•  I'm not disputing motives (1+ / 0-)
                Recommended by:
                johnny wurster

                They might want to get rid of $75 billion in liabilities or $75 million or $75 thousand.

                I'm just saying that throwing around numbers like $75 trillion automatically disqualifies the diarist from being taken seriously by anyone who knows anything about banking and finance.

                Trust me, Bank of America does not have liabilities equal to the entire global economy's debt, nor the entire global economy's GDP.  

                For that to be true, the only thing produced over the last year would have been BoA derivative -- no food, clothing, shelter, cars, computers, shipping, rail traffic, medical services, dog food, glassware, plastic, oil, electricity, or anything else.

                Yet people read this shit and nod their heads.

                This is why NO ONE who actually knows about banking and finance actually participates in DK's "economic" diaries.

                •  That is the only value of record. It says nothing (1+ / 0-)
                  Recommended by:
                  semiot

                  about the diarist that they use it and plenty about those who decry it that they claim, baselessly and without presenting any facts or alternatives, that using that number disqualifies the diary from serious consideration.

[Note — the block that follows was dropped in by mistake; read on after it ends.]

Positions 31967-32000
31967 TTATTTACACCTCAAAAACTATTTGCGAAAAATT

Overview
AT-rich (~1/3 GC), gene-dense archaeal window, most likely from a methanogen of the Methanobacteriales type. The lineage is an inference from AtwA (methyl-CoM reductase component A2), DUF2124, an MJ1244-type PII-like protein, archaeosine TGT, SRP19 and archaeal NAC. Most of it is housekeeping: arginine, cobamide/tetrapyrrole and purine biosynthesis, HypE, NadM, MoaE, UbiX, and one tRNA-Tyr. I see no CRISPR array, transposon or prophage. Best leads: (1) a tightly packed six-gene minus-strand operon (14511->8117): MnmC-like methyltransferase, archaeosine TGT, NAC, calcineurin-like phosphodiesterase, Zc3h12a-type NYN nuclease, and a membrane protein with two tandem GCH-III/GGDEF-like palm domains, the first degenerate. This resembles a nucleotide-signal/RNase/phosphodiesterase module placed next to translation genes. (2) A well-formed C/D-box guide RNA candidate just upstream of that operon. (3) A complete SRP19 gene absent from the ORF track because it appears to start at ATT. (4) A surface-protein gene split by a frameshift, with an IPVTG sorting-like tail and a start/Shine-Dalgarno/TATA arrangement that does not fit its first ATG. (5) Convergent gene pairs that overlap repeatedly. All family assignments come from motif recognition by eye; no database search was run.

What is the exact amount of that 75K at risk? I have asked variations of this before? What is the exact proportion that are puts, and how much is CDS, and CDSs with regards to which tranches?

                  You have no facts or information, but claim that only you, and your attempt to imply with no factual basis whatsoever should be considered seriously. Then you turn around and use a fallacious argument trying to equate the face value of a bundle of "derivatives", possibly very largely CDSs, with current GDP. Why should you be taken more seriously than the only known measure?

                  That, in its essence, is fascism--ownership of government by an individual, by a group, or by any other controlling private power. -- Franklin D. Roosevelt --

                  by enhydra lutris on Tue Nov 01, 2011 at 05:02:57 PM PDT

                  [ Parent ]

        •  Got any facts? Got any real information? Is (1+ / 0-)
          Recommended by:
          semiot

          there something you'd like to tell us about the real numbers? What is the composition of the nominal 75T of "derivatives" by type of derivative? Anything at all?

          Didn't think so.

          That, in its essence, is fascism--ownership of government by an individual, by a group, or by any other controlling private power. -- Franklin D. Roosevelt --

          by enhydra lutris on Tue Nov 01, 2011 at 04:13:32 PM PDT

          [ Parent ]

          •  Seriously? (0+ / 0-)

            It's mostly interest rate swaps.  They have what appears to be a fully hedged CDS book.  

            Pretty basic shit, and you would've saved everyone time if you'd just looked that up yourself.

            •  So far, BA has said: (1+ / 0-)
              Recommended by:
              semiot
              Bank of America spokesman Jerry Dubrowski said the bank's derivatives trades are subject to risk-management controls and are client-driven, not proprietary trades - meaning the bank is not betting with its own money.